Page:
The Rio Olympics opening ceremonies get underway at 7 pm Eastern today in Rio de Janeiro’s famous Maracanã Stadium. But if you’re hoping to watch live on television, you’re in for a disappointment — NBC isn’t airing the ceremony in real time. In the Eastern time zone, coverage starts at 7:30 pm; the ceremonies themselves will begin airing at 8 pm.
The delays are staggered. If you’re in the Central and Mountain time zones, tune in for the beginning of the ceremonies at 7 pm. For the Pacific time zone, at 8 pm.
The ceremony will also stream online after the delay, although you’ll need a cable subscription to watch longer than 30 minutes.
How to watch:
On TV: The ceremony will air on NBC starting at 8 pm Eastern.
Streaming options: You can use the NBC Sports app on your phone or go to NBCOlympics.com from a computer. After 30 minutes, both will require you to log in with a cable subscription.
What to expect:
One of Brazil’s most renowned filmmakers, Fernando Meirelles, will direct the opening ceremonies.
But for a ceremony traditionally meant to highlight the host country’s beauties, Meirelles is a somewhat surprising pick. He is best known for making 2002’s City of God, a gritty film featuring drug trade and violent crime in Rio’s impoverished favela neighborhoods in the 1980s. It’s still unclear how much the choreography will hint at Brazil’s wealth disparity.
Reports from the ceremony’s rehearsals reflect a show heavily focused on Brazil’s musical heritage, from samba to funk carioca, a type of dance music native to Rio. There will be notable appearances from Brazilian singers including Caetano Veloso and Gilberto Gil. Supermodel Gisele Bundchen is also reportedly making an appearance. Altogether, 4,800 performers and volunteers are involved in the opening ceremony.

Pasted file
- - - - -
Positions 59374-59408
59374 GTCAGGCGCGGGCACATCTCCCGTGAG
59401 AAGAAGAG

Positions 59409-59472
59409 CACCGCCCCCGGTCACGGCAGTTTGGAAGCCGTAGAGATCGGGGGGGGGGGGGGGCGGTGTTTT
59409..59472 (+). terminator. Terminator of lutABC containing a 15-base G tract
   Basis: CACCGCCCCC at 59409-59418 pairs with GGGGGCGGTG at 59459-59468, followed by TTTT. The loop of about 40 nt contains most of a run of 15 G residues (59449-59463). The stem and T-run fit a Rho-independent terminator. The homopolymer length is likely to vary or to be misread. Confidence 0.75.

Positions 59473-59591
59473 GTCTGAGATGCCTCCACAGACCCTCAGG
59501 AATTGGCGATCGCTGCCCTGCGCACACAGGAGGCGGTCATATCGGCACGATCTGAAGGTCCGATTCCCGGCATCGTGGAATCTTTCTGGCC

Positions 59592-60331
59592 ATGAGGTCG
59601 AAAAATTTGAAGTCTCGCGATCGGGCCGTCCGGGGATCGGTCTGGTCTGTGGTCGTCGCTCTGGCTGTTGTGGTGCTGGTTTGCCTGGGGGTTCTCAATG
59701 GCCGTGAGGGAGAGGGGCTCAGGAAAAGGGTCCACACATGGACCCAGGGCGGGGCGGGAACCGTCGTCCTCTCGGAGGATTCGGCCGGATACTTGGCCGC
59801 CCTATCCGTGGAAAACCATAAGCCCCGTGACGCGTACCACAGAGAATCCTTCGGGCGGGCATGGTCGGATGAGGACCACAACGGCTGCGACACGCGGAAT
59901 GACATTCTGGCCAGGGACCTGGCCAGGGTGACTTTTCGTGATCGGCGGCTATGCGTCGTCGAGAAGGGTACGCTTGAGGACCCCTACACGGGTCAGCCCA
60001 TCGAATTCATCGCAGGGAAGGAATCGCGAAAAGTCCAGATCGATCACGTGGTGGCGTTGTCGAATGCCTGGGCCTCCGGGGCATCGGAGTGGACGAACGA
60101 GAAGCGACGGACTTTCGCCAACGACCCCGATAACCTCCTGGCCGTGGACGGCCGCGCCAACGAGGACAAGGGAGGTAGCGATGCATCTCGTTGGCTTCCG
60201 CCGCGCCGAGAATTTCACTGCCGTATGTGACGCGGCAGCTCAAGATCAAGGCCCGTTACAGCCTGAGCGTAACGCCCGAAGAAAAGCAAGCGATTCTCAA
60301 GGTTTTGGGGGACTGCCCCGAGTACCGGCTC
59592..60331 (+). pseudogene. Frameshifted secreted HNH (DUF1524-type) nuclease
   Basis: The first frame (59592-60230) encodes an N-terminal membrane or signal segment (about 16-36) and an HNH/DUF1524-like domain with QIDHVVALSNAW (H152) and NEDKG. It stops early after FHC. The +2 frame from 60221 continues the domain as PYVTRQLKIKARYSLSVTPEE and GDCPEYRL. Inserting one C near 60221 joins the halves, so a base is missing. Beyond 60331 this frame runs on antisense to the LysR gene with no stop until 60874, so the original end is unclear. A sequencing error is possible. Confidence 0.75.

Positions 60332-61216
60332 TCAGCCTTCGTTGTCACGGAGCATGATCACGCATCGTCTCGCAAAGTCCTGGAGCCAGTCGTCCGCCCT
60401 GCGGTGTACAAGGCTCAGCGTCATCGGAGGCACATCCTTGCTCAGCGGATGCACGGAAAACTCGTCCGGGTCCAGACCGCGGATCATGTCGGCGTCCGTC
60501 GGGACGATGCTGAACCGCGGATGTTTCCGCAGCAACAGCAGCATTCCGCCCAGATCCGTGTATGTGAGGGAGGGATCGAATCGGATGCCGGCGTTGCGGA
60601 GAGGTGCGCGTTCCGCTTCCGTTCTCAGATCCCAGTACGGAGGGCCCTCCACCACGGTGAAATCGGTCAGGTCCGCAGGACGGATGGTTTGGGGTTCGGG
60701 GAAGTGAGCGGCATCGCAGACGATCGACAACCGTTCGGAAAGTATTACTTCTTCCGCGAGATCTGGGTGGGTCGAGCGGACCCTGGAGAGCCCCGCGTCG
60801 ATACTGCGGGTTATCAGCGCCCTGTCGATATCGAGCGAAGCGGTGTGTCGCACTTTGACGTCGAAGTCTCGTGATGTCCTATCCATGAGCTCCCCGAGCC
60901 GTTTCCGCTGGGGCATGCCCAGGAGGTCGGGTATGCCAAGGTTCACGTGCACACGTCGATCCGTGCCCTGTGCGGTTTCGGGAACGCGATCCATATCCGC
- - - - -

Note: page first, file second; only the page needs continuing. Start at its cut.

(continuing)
While the ceremony will undoubtedly focus on the joyous aspects of Brazilian culture, the Olympics comes at a difficult time for Brazil, a country currently experiencing the worst recession in its history and unprecedented political turmoil. Hard financial times have taken a toll on the opening ceremony as well. While Brazil has not reported how much it is spending on the opening ceremony, its budget is reportedly half of the $42 million London spent for the same event in 2012.
"Athens was about the classics, Beijing was grandiose and muscular, London was smart, and ours — ours will be cool," Meirelles told Reuters.